since the higher biomass yield coincided with the highest levels of these
salts. I-ugh biomass yield and high concentration of anions and salts were
in warm seasons, the increase in salt and anion concentration may be
attributed to high evaporation rate in warm seasons. Higher
concentrations of the cations Na+ and K+, and also of phosphorus were
found in drain water (data not shown), the values ranged between 27-52
ppm, 7-8 ppm and 6-7 ppm, respectively.

The concentration of some minerals in water of an irrigation drain

containing Azolla and in Azolla plant tissues, was determined (Table 2). The
minerals Cu, Fe and Zn were present in water at low concentrations
ranging between 0.002-0.004 % (Table 2). The concentration of Ni was
higher, being 0.138 (Table 2). With the exception of Cu, the Azolla plants
accumulated high content of the minerals in their tissues (Table 2). The
contents of Fe, Ni and Zn were about 1.156 %, 0.022, and 0.112 % in
plants grown in drain water. In this study, the Azolla plants accumulated
high amounts of various minerals in their tissues even though the
concentrations of these elements were very low in freshwater.

The contents of the minerals Cu, Fe and Zn were increased greatly

in plant tissue by about 33 %, 99 % and 97 %, respectively, (Table 2). The

concentration of any element in water is not an indication to the
concentration of the same element in plant tissues of Azolla. ROTHER &
WHITTON (1988) found that no significant relationship was found
between the concentration of the element in Azolla plants and that in the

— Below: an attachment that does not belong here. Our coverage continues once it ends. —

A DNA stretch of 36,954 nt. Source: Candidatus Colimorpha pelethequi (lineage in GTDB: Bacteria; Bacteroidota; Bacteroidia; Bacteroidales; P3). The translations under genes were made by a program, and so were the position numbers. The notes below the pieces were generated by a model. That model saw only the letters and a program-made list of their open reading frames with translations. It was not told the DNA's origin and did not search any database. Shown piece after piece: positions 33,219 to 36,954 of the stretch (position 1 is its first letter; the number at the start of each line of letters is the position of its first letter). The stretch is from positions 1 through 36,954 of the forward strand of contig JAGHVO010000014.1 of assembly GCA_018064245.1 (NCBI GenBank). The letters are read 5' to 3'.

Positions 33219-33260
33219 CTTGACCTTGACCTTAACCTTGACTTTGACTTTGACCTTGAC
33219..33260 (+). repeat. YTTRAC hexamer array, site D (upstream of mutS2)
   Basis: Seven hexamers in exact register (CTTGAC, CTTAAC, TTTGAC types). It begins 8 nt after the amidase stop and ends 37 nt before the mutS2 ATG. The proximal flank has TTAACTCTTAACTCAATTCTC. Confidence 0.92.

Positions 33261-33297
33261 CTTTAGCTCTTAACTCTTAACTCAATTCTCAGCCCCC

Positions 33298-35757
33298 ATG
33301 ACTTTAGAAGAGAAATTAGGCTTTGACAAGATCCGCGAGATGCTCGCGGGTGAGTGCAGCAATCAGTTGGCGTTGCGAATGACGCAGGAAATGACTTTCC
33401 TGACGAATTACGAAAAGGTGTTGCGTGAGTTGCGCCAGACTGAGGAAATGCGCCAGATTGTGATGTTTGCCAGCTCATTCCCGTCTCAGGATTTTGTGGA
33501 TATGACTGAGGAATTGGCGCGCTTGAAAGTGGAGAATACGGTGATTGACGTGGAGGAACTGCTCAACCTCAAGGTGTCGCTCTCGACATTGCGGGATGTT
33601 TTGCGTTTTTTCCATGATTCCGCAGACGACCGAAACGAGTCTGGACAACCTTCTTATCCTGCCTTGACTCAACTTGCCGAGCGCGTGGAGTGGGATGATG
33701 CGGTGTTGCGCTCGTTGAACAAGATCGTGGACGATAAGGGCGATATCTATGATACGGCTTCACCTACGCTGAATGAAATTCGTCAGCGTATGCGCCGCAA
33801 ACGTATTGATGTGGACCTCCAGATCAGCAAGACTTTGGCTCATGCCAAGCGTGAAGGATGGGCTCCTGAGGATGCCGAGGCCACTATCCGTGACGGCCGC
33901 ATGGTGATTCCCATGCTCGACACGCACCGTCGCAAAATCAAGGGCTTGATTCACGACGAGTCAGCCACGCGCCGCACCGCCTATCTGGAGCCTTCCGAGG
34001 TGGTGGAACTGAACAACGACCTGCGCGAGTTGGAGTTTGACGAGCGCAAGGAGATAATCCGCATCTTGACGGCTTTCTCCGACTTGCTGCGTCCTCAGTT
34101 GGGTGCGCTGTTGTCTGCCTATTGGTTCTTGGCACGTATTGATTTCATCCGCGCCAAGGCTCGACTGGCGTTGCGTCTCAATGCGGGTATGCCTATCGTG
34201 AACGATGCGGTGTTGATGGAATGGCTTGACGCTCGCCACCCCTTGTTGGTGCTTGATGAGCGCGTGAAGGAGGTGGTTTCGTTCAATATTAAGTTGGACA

water. The higher biornass yield of Azolla plants in this study may be
explained partly on the basis of higher mineral content in plant tissues.
The production of low biomass by some Azolla spesies (e.g. A. pinnata)
was attributed to phosphorus deficiency (AL! & WATANAI3E 1986).
Those authors suggested that the critical level of P in water which might
affect growth of Azolla is about 0.1 ppm. Therefore, the P level (about 6
and 7 ppm), in freshwater of the drain appear to be not a limiting factor to
the growth of Azolla. On the other hand, Azolla plants may use the
accumulated minerals as growth regulators, since it has been reported (AL! &
WATANABE 1986) that aquatic plants grown in flooded soils may use the
elements Zn, K, P, and Ca, as growth regulating elements. These findings may
explain the reasons for Azolla plants to absorb high amounts of these
minerals. The high mineral content of Azolla plants may have a significant
importance because the fern is usually used as a green manure in many
countries of the world. These minerals and also N (accumulated after
symbiotic N2 fixation) became available to plants, e.g., rice in flooded
soils, only after Azolla mineralization. The rate of decomposition and
mineralization of Azolla may affects its efficiency as a bio-fertilizer.

The ability of Azolla plants to uptake minerals from waste water

was determined, the chemical analysis to waste water was undertaken
before and after cultivation of Azolla (Table 3). The content of Fe in
waste water was decreased from 0.009 to 0.007 %, that of Zn from 0.029
to 0.009 % and P from 0.650 to 0.550 %. The content of Cu and Mn was
not changed after cultivation of Azolla in waste water. The growth of

Azolla in waste water was determined and compared to another set of
Azol/a grown in N-free nutrient culture (data not shown). About 5 grams
fresh Azolla were cultivated in each treatment, fresh weight of Azolla was
increased to 5.16 g after 7 days in nutrient media and decreased to 3.66 g
in waste water. Current research in pollution control has been directed
toward removing nutrients (e.g. N and P) and minerals (e.g. Zn, Ni, Cu,
etc.) discharged into streams from sewage treatment plants (SHIOMI &
KITOH 1987). Various aquatic plants have been used to remove nutrients
and minerals from contaminated freshwater and also waste water, among
these plants E/ehhorn/a (CORNWELL et al. 1977), Lemna (HARVEY &